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Vetiver ( Chrysopogon zizanioides) is a tropical, non-invasive clump forming grass. Vetiver does not have stolons or rhizomes and can only be propagated by division. The roots are fibrous, fast growing and can reach depths of 3-4m after one year in optimal conditions. New shoots grow underground making it resistant to fires, frosts and heavy grazing.

Vetiver is able to:

  • Survive in extreme climatic conditions including prolonged drought, flood and temperatures of -15°C to + 55°C
  • Tolerate a wide range of soil pH from 3.3 – 12.5 without any amelioration
  • Grow in soils with high acidity, salinity and alkalinity
  • Tolerate high levels of heavy metals in soils such as – As, Cd, Cr, Pb, Hg, Se and Zn
  • Absorb dissolved nutrients such as N & P and heavy metals in polluted water


Vetiver originates in India and is widely cultivated in the tropical, sub-tropical and Mediterranean regions of the world. As a tropical grass Vetiver prefers warm humid conditions with plenty of sunshine. Vetiver does not tolerate shade and grows best in open exposed areas and although dappled shade may be tolerated growth will be reduced. Vetiver prefers sandy loam soils and will tolerate clay loam soils but dislikes heavy clay soils. Vetiver’ ability to tolerate a wide range of difficult soil conditions, generally means that fertilisers are unnecessary, however, trials in Spain (VetiverSpain) have found the addition of ash improves growth rates immensely.

Vetiver cuttings are known as slips and are taken from mature plants and usually have 2-3 stems (known as Tillers). The leaves and roots are trimmed in order to encourage new growth. Vetiver slips can be planted directly into the soil - if well drained - sandy loam is best to get plants established. The temperature needs to be at least 10°C, when the chance of any frost is over. They need to be well watered for the first few weeks until established , this can take 3-4 months. In the northern hemisphere place in a sunny position.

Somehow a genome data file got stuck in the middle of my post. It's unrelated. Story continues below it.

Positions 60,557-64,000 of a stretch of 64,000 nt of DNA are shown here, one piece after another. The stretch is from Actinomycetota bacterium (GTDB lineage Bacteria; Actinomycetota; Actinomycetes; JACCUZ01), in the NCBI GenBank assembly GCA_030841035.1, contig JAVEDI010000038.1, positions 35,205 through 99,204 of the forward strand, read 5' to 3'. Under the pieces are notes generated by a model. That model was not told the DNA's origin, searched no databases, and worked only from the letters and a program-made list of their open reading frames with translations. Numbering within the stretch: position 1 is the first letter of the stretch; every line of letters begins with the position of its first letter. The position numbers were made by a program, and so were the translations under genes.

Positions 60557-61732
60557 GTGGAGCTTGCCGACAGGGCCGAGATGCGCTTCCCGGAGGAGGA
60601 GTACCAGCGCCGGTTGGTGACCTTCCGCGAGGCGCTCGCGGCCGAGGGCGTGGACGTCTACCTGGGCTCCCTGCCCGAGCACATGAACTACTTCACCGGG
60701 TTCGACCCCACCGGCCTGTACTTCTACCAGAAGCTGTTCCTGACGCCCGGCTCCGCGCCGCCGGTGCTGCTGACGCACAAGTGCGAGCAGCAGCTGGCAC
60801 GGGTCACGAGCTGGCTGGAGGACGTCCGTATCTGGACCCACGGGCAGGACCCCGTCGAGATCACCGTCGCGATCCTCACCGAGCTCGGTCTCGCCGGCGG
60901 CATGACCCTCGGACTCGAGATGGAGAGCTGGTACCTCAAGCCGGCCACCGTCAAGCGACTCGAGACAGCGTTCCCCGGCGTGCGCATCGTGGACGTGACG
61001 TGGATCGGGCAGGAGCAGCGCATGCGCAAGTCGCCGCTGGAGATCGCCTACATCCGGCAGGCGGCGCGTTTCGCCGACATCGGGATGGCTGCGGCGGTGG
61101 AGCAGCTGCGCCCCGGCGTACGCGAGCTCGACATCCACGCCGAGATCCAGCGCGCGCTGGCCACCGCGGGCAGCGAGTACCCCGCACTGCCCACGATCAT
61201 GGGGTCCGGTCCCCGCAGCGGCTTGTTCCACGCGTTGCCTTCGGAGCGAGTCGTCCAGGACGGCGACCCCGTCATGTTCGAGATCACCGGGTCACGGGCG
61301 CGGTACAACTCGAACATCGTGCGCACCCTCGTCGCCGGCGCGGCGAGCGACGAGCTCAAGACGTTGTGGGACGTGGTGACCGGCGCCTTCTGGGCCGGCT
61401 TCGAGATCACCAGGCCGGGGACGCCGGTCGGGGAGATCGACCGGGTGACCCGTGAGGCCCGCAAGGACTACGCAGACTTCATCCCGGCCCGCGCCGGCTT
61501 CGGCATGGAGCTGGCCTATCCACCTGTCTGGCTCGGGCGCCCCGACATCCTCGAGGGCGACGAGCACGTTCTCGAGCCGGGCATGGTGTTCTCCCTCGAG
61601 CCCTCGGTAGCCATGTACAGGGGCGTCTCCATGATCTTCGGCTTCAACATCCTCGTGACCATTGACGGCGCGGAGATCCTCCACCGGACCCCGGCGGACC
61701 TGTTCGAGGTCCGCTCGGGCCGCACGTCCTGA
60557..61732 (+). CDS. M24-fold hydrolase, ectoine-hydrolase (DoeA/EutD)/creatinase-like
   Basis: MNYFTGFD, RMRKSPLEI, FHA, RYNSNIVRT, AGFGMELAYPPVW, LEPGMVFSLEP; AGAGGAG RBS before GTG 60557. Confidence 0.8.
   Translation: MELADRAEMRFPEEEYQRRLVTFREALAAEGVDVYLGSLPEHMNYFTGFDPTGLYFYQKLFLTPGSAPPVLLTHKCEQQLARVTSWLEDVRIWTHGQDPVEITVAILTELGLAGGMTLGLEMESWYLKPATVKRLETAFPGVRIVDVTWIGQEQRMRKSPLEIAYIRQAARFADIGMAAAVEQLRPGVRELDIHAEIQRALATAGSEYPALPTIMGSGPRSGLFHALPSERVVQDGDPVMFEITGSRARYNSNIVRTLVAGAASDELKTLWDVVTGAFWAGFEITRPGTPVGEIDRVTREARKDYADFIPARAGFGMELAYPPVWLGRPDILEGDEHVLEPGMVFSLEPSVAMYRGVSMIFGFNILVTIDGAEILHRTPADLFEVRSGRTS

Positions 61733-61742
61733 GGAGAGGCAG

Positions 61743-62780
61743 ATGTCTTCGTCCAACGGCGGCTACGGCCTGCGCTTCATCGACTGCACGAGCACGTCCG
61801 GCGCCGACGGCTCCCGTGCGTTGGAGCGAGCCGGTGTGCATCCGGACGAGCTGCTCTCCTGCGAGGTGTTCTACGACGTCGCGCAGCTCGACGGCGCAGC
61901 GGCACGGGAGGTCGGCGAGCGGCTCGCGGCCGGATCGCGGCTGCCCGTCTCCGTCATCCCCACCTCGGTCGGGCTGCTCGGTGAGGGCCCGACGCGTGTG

Vetiver slips can be grown in pots for 3-4 months until established – usually 3-4 stems - then planted into wet soil and kept watered for a few weeks. Plants will reach maturity in about one year.


Although Vetiver is classed as a tropical grass, recent research has demonstrated its ability to withstand colder conditions than previously thought. Vetiver has survived under snow and heavy frosts in field conditions, primarily because the shoots are underground. Although Vetiver won’t survive when the ground is frozen, it has been known to survive to -10°C in Georgia, USA. Vetiver will recover after a period of dormancy and once the upper leaves that will turn purplely brown are trimmed, Vetiver will continue to grow according to the local environmental conditions. Recent research has shown that whilst optimal soil temperature for maximum root growth is 25°C, roots will continue to grow at the rate of 12.6cm/day at 13°C and only go dormant at 5°C, meaning that Vetiver would continue to grow in many UK soils for between 7-8 months of the year.

Vetiver is not suitable for growing throughout the UK, although according to the USDA Plant Hardiness map many parts of the south, southwest and southeast are eminently suitable. Soil type, shade levels and soil temperature are the controlling factors when assessing whether Vetiver will grow sufficiently to provide the relevant application, be it erosion control or slope stabilisation. Using Vetiver for Phyto-remediation will be dependent upon the soil temperature, as when the plant is dormant at temperatures below 5°C then no phyto-remediation will take place. VetiverGrassUK is planning trials to assess the ability of Vetiver for Phyto-remediation in the UK

Due to the shorter growing season in the UK, we suggest that a combination of Vetiver slips and Young Plants are used in order to ensure a successful application. Vetiver should ideally be planted in May-June so the roots have the best soil temperatures to establish themselves before the onset of winter.

Vetiver Slips
Vetiver 6 Months
Vetiver 2 years